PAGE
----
FALL 2020
From the Desk of Director Tim Stookesberry
The best part of being a publisher is the chance to play a small part in bringing fresh voices to light. We’re so proud of the work our SUNY Press authors do, and the four we are showcasing in this issue offer excellent examples of the kinds of projects that make it fulfilling to come to work every day.

I also want to give a shout-out to the staff here at SUNY Press, who recently launched our new imprint, 64 ink™. 64 ink will showcase the work of faculty from all over SUNY, the largest comprehensive higher education system in the nation. We’re launching the imprint by proudly offering print and offline-accessible digital versions for a wide range of course materials that were created or adapted from open-source materials by SUNY faculty. If you’re a SUNY professor, I’ll be happy to discuss any questions you might have regarding this new program. You can find out more about 64 ink here.
Finally, I’m delighted to share the news that Mary Jo Bona from Stony Brook University, who has been an important member of the SUNY Press Editorial Board for the past few years and is a SUNY Press series editor and author, was honored this summer with the Chancellor’s Award for Excellence in Faculty Service. Way to go, Mary Jo!

Tim Stookesberry is the Director of SUNY Press, and he would love to hear about your publishing projects! Contact him at tim.stookesberry@sunypress.edu.
Alan J. Singer is a professor of education at Hofstra University and a two-time SUNY Press author, and now we can also call him a television star! Watch Alan’s interview on the August 11 episode of The Daily Show where he discusses the racist roots of the citizen’s arrest law. To learn more about the history of race and racism in New York State, check out Alan’s SUNY Press titles.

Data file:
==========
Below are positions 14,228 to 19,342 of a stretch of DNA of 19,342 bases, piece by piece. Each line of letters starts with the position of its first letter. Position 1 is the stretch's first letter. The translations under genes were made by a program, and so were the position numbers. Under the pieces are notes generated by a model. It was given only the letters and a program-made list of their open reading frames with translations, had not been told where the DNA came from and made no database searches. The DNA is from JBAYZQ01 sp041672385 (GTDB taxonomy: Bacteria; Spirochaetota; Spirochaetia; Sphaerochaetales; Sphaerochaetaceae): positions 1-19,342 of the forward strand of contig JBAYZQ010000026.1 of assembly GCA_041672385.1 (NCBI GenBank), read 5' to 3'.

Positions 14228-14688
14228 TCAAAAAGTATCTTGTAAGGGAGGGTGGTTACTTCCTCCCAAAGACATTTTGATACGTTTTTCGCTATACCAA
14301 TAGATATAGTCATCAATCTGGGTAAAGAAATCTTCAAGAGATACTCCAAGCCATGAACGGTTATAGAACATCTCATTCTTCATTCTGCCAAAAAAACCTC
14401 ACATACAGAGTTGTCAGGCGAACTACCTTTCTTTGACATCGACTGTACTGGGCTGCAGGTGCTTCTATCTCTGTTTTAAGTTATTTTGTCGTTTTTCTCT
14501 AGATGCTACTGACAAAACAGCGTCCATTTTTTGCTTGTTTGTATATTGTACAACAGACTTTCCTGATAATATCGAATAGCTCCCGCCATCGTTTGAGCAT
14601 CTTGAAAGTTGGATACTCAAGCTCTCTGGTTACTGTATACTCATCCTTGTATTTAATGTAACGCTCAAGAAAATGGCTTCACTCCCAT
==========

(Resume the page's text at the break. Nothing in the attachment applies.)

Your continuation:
Michael Datcher’s groundbreaking work Animating Black and Brown Liberation: A Theory of American Literatures is available in paperback. Our staff caught up with Michael recently, and he shares his thoughts about life during these challenging times.
My Covid-19 bedside reading is heavy on Frantz Fanon. The Rona Lockdown context amplifies the Martinican intellectual’s cogent insights into freedom. In Black Skin, White Masks, Fanon writes, “I acknowledge one right for myself: the right to demand human behavior from the other. And one duty: the duty to never let my decisions renounce my freedom.”

It is not clear if George Floyd felt he had the right to demand human behavior from Minneapolis police officer Derek Chauvin. Righteous demands are difficult to assert when wrists are cuffed and a knee curtails the freedom to breathe. Ahmaud Arbery fulfilled his duty by deciding to fight Travis McMichael for his life, when running for his freedom had run its course. Jogging While Black proved no match for Chasing Black Joggers While Armed. Louisville Emergency Medical Technician Breonna Taylor decided to risk her life by continuing her frontline medical duties amidst a pandemic but she couldn’t survive the risky behavior, bullets, and the inhumanity of three Louisville Metro Police officers. The wrongful death suit filed by Ms. Taylor’s family claims that officers Hankison, Cosgrove, and Mattingly acted with a “flagrant indifference for the value of human life.”

It has been our fellow citizens’ consistent and historical indifference to the value of black human life that has been so painful to many African Americans. We shout “black lives matter” in the public sphere because our tired private shouts aren’t working.
Carrying black skin through America is exhausting. Entering a room for a meeting, being next in the bank line, jogging, raising our hand in class, taking our daughter to the theater, driving to the store for orange juice, looking suspicious while entering our own front door, walking down the street with Skittles, breathing. Exhausting because we engage in these quotidian activities under the atomizing gaze of a citizenry indifferent to the value of our black lives—which means too many quotidian activities end in black funerals.

Yet, we wake and again risk those busted tail light murders, those overheard water cooler comments, risk the stress of going outside in Minneapolis, the stress of going to bed in Louisville.

This ain’t living.